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HMRC misses the mark in criminal prosecutions

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HMRC has ‘dramatically failed’ to meet its target of 100 criminal prosecutions of wealthy individuals and corporates by 2020, according to information obtained by law firm Kingsley Napley. HMRC set itself the target in 2015 following criticism by the Public Accounts Committee of the £34bn tax gap including a potential £16bn lost to tax fraud.

The firm reports that there has not been one prosecution of a company during the five-year period despite the provisions of the Criminal Finances Act 2017, and the number of wealthy individuals investigated for tax crime in 2019/20 was 46 with lower figures for previous years.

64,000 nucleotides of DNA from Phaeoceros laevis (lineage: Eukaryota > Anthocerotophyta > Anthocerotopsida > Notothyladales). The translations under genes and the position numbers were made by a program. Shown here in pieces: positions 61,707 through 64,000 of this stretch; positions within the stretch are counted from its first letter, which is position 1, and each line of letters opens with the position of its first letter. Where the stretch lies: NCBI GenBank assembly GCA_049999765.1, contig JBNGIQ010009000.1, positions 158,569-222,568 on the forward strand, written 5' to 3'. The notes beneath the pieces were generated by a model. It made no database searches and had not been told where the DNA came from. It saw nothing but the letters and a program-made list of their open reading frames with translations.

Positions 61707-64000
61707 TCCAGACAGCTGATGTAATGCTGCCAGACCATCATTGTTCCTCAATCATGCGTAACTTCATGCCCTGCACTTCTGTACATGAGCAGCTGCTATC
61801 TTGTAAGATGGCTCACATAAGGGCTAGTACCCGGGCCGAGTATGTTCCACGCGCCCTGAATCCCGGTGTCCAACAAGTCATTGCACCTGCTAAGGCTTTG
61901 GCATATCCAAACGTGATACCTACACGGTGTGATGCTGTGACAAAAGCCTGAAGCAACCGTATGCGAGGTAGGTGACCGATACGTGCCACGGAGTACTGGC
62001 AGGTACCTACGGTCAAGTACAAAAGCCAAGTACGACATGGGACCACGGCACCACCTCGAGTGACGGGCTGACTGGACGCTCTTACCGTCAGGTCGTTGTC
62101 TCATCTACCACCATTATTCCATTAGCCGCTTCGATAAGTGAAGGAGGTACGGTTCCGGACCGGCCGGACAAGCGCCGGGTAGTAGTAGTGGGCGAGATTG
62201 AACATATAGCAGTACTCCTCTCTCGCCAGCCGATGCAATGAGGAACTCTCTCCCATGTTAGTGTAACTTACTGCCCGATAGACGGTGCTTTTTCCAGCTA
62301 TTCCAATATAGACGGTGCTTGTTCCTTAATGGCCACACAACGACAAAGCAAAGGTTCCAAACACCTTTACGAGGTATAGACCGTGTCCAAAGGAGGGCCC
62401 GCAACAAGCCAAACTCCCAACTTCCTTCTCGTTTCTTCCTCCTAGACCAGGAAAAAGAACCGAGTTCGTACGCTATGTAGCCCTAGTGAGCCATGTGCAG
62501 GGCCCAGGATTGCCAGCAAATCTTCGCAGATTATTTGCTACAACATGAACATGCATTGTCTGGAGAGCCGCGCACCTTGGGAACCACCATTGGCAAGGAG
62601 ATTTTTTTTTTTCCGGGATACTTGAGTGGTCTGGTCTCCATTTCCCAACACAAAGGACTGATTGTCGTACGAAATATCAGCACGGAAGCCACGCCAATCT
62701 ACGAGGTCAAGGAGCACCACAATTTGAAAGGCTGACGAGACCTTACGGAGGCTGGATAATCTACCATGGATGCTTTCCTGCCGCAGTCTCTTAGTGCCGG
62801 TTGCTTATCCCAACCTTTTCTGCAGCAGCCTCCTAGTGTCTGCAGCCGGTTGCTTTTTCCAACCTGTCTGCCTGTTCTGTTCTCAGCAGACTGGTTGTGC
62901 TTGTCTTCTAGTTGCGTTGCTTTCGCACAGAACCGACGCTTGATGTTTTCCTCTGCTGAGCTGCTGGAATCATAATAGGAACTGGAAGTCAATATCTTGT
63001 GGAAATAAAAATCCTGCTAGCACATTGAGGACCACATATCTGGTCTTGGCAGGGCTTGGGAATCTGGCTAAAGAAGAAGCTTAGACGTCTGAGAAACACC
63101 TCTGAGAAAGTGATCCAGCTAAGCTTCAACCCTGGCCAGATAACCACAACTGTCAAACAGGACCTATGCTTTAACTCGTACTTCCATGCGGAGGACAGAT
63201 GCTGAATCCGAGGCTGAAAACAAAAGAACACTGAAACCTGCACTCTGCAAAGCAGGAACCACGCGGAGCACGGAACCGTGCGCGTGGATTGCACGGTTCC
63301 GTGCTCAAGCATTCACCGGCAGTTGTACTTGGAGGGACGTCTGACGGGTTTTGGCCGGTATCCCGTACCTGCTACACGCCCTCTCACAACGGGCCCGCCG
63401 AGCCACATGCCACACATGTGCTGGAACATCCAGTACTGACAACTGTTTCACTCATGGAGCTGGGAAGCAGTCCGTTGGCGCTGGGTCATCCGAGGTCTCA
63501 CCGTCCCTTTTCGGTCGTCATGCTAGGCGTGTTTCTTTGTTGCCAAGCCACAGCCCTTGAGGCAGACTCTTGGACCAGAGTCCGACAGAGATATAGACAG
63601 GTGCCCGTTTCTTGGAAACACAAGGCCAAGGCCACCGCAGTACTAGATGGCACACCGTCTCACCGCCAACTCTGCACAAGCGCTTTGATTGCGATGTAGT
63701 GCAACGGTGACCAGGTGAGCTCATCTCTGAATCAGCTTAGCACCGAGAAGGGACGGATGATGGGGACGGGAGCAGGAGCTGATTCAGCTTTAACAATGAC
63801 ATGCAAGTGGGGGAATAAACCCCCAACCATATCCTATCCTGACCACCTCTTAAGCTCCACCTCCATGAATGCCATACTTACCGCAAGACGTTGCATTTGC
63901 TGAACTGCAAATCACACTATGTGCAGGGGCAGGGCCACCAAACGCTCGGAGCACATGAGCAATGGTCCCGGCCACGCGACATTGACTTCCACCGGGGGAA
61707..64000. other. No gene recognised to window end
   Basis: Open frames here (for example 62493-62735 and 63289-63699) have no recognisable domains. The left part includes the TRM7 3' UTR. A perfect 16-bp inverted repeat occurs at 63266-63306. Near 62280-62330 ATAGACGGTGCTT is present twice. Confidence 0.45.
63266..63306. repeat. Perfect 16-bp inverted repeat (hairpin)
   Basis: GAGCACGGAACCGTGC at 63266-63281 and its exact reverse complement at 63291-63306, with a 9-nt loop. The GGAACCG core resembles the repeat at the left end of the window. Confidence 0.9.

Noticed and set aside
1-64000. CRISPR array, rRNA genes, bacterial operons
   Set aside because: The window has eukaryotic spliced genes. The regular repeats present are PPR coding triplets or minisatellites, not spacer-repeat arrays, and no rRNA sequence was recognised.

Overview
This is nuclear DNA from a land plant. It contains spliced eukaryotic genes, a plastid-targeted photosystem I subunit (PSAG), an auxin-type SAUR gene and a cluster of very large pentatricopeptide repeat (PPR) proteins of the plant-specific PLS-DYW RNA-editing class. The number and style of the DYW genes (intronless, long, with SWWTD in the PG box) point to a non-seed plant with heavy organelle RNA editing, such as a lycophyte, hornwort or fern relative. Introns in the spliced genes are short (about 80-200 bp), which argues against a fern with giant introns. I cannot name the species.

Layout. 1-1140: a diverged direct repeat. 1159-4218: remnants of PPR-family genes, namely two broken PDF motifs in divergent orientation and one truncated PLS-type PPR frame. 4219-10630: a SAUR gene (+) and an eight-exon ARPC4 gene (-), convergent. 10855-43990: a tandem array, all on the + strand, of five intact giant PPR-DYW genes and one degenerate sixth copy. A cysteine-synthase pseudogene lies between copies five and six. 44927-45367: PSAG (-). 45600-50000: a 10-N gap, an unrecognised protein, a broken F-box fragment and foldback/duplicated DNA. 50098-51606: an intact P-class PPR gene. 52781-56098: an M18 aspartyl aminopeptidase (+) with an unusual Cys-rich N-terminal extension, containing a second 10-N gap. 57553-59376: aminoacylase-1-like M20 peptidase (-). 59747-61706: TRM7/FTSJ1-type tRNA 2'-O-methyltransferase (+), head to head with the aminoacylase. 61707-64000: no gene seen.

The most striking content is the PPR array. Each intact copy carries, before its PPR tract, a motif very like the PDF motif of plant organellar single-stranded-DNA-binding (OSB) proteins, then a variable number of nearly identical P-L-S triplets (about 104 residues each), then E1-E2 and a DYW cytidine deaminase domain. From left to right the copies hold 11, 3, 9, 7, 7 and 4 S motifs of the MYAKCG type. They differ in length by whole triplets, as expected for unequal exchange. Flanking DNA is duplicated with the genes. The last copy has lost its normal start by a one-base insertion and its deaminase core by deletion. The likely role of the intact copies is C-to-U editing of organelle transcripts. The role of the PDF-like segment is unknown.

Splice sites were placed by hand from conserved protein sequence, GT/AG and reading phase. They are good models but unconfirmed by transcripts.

David Sleight, partner at Kingsley Napley, said: ‘These figures are pretty staggering notwithstanding Brexit and covid. HMRC has been gifted 100 new measures to combat tax evasion and avoidance over the last 10 years and knows it is under pressure to deliver a step change in results. Yet it has undoubtedly failed to use its powers consistently or effectively. In my experience of recent dealings with HMRC, when it does act it will often take on the wrong case in the wrong forum. There is a scatter gun approach to civil or criminal action and a serious lack of application and focus. Investigations into taxpayers can last years with little progress being made and whilst people’s lives are put on hold.’

Issue: 1515
Categories: News